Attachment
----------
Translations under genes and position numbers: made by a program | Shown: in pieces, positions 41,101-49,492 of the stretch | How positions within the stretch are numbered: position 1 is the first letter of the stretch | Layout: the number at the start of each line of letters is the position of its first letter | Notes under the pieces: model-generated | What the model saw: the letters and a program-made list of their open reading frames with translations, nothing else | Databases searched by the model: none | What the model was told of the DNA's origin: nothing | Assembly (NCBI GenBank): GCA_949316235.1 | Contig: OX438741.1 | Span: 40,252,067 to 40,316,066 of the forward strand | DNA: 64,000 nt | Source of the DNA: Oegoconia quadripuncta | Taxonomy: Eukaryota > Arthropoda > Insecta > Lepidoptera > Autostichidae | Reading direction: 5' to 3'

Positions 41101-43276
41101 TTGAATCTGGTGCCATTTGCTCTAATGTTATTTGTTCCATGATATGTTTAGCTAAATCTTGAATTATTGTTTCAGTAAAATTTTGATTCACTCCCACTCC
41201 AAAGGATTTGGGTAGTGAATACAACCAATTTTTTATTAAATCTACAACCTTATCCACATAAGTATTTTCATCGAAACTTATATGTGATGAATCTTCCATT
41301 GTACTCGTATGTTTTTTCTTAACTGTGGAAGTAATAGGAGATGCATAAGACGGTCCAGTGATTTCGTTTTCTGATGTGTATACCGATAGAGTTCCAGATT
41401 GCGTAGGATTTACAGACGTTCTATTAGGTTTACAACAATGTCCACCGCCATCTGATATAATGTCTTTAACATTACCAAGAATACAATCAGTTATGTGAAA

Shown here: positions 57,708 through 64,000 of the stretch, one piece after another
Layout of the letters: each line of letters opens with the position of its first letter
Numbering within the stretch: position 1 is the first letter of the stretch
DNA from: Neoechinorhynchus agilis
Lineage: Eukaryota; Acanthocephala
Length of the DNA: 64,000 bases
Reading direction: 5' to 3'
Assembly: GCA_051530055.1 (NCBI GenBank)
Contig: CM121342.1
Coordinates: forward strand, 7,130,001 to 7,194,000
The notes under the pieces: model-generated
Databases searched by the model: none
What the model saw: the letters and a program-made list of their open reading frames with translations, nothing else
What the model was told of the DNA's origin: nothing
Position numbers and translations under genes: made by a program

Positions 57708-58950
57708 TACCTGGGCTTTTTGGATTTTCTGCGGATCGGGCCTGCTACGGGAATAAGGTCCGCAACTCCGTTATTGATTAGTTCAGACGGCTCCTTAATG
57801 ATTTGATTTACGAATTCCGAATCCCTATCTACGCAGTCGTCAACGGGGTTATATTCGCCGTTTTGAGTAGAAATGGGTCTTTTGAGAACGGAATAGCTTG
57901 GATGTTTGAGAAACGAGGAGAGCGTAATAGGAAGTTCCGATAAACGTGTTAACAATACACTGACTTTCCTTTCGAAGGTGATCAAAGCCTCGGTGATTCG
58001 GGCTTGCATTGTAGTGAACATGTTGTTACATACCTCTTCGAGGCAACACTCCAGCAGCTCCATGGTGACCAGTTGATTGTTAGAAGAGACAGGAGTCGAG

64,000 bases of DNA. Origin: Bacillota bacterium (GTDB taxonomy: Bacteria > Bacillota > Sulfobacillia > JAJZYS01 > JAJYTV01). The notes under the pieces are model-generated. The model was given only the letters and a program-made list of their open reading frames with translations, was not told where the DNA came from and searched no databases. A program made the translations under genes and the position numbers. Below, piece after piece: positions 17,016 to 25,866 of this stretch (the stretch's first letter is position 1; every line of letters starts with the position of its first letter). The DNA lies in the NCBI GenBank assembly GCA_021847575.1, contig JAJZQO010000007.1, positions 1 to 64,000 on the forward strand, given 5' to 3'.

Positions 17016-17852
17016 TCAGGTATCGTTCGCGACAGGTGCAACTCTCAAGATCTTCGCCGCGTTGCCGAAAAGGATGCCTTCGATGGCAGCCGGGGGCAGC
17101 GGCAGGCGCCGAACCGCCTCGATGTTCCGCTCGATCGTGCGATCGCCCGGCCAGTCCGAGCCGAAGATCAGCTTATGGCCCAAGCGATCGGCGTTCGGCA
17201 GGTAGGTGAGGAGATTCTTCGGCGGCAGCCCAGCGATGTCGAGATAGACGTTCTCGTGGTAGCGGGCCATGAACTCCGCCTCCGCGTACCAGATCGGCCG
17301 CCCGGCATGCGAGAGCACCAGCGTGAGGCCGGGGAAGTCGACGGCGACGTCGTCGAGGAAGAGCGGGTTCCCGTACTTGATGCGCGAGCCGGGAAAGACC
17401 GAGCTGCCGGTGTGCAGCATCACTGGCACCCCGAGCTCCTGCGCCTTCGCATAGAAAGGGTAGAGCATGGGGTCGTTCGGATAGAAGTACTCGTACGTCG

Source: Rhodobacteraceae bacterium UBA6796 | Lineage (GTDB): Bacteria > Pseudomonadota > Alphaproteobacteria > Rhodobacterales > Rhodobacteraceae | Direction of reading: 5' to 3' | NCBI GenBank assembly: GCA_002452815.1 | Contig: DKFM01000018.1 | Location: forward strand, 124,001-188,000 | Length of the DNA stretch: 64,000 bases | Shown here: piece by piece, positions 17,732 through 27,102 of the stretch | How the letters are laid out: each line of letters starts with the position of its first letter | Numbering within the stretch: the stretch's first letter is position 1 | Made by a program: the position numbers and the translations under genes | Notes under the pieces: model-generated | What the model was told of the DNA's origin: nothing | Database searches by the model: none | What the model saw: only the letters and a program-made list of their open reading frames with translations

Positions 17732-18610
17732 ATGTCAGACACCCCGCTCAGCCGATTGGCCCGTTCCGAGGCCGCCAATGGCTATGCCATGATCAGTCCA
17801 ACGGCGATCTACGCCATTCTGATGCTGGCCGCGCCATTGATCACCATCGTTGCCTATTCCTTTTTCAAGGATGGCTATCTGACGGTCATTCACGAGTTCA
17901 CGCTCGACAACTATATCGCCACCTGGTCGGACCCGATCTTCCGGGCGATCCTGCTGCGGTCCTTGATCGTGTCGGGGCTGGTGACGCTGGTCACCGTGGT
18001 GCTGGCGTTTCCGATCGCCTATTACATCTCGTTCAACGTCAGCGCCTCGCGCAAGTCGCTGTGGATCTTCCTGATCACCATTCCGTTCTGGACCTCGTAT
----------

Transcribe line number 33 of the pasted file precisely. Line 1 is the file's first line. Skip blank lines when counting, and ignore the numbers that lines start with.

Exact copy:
17401 GAGCTGCCGGTGTGCAGCATCACTGGCACCCCGAGCTCCTGCGCCTTCGCATAGAAAGGGTAGAGCATGGGGTCGTTCGGATAGAAGTACTCGTACGTCG